Rep. Yvonne Selcer: Repeated Message Is For Legislators to Work Together

"The economy shows signs of recovery, but we must continue to work to create jobs and make Minnesota economically competitive."

Dear Neighbors,

We are in the middle of a crucial legislative session. 

As I hear from members of our community, a repeating message is that legislators need to work together and focus on the important issues of jobs and the economy, education, and our Minnesota quality of life.

I am listening and taking action. To further the recovery of our economy, I have co-authored legislation to reduce employer tax rates, bring the Southwest Light Rail to our area, increase funding available for business investment, and expand overseas trade opportunities for our Minnesota businesses. The economy shows signs of recovery, but we must continue to work to create jobs and make Minnesota economically competitive.

Much attention has been focused on the delayed payments to our schools—our debt. This approach to solving our deficit problems over time has resulted in a down-grade to our state’s credit rating by three major credit rating agencies. A lowered credit rating means a higher interest rate must be paid on every dollar borrowed by the state and local units of government.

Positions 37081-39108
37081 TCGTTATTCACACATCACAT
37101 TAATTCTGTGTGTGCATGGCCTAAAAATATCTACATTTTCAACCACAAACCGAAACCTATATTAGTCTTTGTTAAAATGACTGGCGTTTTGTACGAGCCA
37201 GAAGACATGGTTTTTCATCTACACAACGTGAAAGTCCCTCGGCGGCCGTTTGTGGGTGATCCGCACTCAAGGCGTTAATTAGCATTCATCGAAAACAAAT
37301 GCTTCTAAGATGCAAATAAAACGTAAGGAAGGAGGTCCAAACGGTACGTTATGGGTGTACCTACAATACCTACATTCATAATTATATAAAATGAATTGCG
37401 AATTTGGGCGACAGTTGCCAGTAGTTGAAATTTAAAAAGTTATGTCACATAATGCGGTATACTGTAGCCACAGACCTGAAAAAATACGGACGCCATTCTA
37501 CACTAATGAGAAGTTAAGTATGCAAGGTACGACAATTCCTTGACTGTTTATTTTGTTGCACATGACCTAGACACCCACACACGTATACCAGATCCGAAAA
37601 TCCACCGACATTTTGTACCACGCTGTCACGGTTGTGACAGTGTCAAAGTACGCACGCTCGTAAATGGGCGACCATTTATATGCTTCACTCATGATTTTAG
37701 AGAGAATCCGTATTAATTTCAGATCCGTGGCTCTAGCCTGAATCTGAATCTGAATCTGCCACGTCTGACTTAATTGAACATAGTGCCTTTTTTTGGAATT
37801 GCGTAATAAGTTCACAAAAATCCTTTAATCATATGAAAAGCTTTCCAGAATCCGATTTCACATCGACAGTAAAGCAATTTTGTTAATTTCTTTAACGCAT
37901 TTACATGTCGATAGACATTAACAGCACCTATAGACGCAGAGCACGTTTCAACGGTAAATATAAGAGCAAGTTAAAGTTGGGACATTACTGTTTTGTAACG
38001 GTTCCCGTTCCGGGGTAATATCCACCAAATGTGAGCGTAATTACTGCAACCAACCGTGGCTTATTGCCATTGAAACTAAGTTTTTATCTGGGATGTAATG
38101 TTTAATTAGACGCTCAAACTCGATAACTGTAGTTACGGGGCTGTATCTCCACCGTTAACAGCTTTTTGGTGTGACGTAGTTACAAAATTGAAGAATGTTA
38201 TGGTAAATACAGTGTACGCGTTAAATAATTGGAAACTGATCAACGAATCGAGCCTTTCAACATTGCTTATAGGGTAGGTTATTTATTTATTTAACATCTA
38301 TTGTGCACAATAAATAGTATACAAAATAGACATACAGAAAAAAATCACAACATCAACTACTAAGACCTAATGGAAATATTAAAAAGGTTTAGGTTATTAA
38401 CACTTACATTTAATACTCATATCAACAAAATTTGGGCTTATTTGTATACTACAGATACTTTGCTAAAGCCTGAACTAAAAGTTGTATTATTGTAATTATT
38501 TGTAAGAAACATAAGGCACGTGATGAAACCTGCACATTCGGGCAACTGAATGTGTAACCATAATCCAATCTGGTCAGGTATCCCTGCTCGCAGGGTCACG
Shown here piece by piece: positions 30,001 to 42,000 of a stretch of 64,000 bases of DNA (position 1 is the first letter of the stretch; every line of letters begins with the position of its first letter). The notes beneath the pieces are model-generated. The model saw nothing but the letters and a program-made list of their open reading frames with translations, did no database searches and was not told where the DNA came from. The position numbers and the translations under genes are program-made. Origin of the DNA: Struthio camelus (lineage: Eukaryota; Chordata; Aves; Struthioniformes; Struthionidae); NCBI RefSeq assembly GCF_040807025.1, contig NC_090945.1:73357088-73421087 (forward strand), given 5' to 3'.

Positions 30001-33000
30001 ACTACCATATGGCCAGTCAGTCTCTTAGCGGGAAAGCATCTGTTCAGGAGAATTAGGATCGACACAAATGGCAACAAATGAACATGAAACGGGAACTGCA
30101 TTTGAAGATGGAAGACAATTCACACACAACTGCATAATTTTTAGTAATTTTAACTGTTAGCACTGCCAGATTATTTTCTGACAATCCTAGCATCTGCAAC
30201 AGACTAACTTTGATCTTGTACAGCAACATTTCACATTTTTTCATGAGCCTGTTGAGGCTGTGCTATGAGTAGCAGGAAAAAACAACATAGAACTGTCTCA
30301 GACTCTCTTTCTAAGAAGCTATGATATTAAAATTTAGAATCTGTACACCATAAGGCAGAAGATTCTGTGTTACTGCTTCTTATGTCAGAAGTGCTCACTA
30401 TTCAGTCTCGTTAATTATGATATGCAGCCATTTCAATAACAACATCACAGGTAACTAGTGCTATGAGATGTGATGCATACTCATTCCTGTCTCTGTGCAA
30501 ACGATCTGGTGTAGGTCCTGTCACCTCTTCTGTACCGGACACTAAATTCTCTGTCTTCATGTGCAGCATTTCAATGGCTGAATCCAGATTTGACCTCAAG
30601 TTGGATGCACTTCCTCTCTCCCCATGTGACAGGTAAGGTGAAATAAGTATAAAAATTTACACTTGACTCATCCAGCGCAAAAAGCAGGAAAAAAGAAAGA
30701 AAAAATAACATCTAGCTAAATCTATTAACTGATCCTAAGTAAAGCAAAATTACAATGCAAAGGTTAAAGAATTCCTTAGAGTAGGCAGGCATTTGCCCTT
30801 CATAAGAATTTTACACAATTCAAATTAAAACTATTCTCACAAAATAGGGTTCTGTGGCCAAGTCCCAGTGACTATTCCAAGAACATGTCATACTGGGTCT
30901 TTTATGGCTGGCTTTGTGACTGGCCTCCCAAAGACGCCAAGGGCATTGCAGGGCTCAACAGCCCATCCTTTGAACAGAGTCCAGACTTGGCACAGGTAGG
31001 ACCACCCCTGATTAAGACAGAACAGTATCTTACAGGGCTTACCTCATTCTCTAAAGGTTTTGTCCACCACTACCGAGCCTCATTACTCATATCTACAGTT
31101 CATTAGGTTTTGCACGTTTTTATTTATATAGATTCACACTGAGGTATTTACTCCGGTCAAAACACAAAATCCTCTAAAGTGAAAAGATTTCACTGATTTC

I am the chief author of House File 1, which has bi-partisan support, and pays back the money “borrowed” from our schools. We also need to make new, strategic investments in education to maintain our competitive edge. We can and we must do both; our future depends upon it.

As we move through the legislative session please contact me at any time. Working together, we can keep our community vibrant and move Minnesota forward.

Representative Yvonne Selcer



Jeff Simon March 04, 2013 at 03:23 PM
Mom, apple pie, and "create jobs". Everyone is for it. To create jobs in the private sector, I agree that Minnesota must be made more competitive. I have heard two trains of thought about what makes Minnesota more competitive. One train of thought says that in order to make Minnesota more competitive and attractive to the job creators, that we need to expand government, have more programs, give more benefits, so that our quality of life is better. This makes no sense to me, because expansion of government usually results in contraction of the private sector. The other train of thought says that to promote jobs you must promote business. And to promote business, you must make it easier and more desirable for businesses to want to hire and invest in doing what they do. I believe this is the correct approach to improving the quality of life in Minnesota. Prosperity and jobs. So I will be very interested to see what the legislators do to promote business in Minnesota.


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